And at some point, they’re going to try to access it.

What is Tor Project?

But how will they? you ask. They don’t know what Tor or I2P are. They don’t have all those encryption tools. Do they? If they know how to type in a URL, they can easily download the applicable tools from http://www.torproject.org. I just downloaded the Tor browser onto my laptop; the file is about 47MB in size. It only took one click. Instructions telling them where to go and what to do are abundant on YouTube…a favorite online hangout for my own kids. Maybe yours as well?

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Another simple tool is Tails, an operating system within itself which routes through Tor, and is run via a USB drive. As Tails claims, it ‘circumvents censorship’ and ‘leaves no trace on your computer.’ https://tails.boum.org/

Okay, finding the software is easy. So easy a child could do it, which is our point here. But of course, due to the hidden nature of the Dark Web sites, a general search in a web browser isn’t going to pull them up. You’d need a list of the exact link names. These, too, are readily found, even on commonly used social media websites like Reddit (/r/DarkNetMarkets/). And remember those YouTube instructional vids? Many of those also contain links in the comments, or even within the video itself.

As software engineer Kyle Terry pointed out in a TED talk on Darknets, and in reference to the Tor browser: “Nobody’s gonna use this stuff if it’s hard.” Meaning even a child can use it! His TED video is here:

Some of this viral sharing of Dark Web access tools is due to kids being kids, not realizing they may be playing with fire. In some cases, however, the intent may be far more malevolent. It’s no secret online predators target children, posing as friends, creating fake profiles to solicit and entice unwary victims into a spiraling net. Once both predator and prey are nestled in the Dark Web their communications become completely untraceable.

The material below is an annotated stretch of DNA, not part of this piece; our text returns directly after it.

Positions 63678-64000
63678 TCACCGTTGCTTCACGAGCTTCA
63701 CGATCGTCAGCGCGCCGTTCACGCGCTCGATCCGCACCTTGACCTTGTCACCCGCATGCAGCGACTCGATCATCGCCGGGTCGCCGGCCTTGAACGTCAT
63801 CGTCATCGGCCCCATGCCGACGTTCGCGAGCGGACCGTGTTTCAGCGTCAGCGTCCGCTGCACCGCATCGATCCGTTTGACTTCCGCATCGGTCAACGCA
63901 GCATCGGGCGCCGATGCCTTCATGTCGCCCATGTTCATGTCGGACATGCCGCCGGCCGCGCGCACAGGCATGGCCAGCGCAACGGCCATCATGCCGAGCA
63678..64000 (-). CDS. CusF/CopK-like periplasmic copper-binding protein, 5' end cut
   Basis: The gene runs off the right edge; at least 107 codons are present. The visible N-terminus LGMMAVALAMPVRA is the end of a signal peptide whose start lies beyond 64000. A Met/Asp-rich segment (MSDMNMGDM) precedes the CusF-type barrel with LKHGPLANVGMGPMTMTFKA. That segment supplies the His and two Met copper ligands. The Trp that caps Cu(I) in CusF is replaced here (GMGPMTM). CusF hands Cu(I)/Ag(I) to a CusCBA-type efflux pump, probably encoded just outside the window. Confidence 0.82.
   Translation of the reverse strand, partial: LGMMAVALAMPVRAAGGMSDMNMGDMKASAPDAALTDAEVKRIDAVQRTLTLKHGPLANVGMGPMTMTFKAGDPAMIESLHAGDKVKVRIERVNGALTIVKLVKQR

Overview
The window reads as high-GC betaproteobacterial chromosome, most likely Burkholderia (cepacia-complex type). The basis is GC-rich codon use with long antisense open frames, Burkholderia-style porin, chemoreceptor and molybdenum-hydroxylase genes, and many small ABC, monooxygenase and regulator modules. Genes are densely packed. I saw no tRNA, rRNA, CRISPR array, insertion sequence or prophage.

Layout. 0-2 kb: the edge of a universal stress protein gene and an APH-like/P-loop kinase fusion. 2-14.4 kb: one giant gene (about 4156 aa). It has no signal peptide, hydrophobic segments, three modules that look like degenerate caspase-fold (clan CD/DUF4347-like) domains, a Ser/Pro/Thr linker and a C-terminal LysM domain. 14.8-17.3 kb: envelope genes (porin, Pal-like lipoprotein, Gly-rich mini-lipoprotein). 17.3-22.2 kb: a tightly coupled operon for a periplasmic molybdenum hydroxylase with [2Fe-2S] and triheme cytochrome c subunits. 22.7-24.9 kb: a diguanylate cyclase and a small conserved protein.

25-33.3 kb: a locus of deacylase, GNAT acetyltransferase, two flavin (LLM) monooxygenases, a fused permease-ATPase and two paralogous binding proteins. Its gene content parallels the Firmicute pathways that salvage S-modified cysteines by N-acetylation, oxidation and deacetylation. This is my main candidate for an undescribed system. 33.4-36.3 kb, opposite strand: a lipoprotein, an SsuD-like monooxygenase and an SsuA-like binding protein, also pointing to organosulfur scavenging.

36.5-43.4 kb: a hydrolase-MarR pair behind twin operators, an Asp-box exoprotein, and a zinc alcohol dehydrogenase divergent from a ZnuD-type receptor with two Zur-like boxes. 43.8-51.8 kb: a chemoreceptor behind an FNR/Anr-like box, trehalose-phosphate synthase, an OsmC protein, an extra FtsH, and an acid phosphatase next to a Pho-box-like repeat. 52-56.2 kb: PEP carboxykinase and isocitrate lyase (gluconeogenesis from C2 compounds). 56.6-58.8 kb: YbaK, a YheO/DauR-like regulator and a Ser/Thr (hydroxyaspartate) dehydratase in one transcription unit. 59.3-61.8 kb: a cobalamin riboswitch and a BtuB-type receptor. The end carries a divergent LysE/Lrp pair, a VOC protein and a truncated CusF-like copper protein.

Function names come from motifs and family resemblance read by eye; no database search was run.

What is the Deep Web?

Let’s add a term to our vocabulary regarding illicit online services. Perhaps you’ve heard of the “Deep Web,” or seen that graphic of the iceberg with its tip protruding from the water’s surface while the bulk of its mass remains hidden below. That image is often used to portray the Deep Web. The problem is not that it’s inaccurate; but there is a difference between the Dark Web and the Deep Web.


Here’s an analogy, if you remember this from math class—“every square is a rectangle, but not every rectangle is a square.”

Dark Web sites exist in the Deep Web, however not all Deep Web sites are Dark. Indeed most aren’t. Most are exceedingly dull—academic papers; medical data; company files. The Deep Web basically houses pages and sites which are not running live for the world to see. Perhaps they are works-in-progress, or are archival in nature. Whatever the reason, you may hear the statistic that 90% of the web is in the Deep Web; but it doesn’t therefore mean that 90% of the web is used for illegal activities. The fact is most of the documents held within the non-indexed sites on the Deep Web would be of little interest to most persons.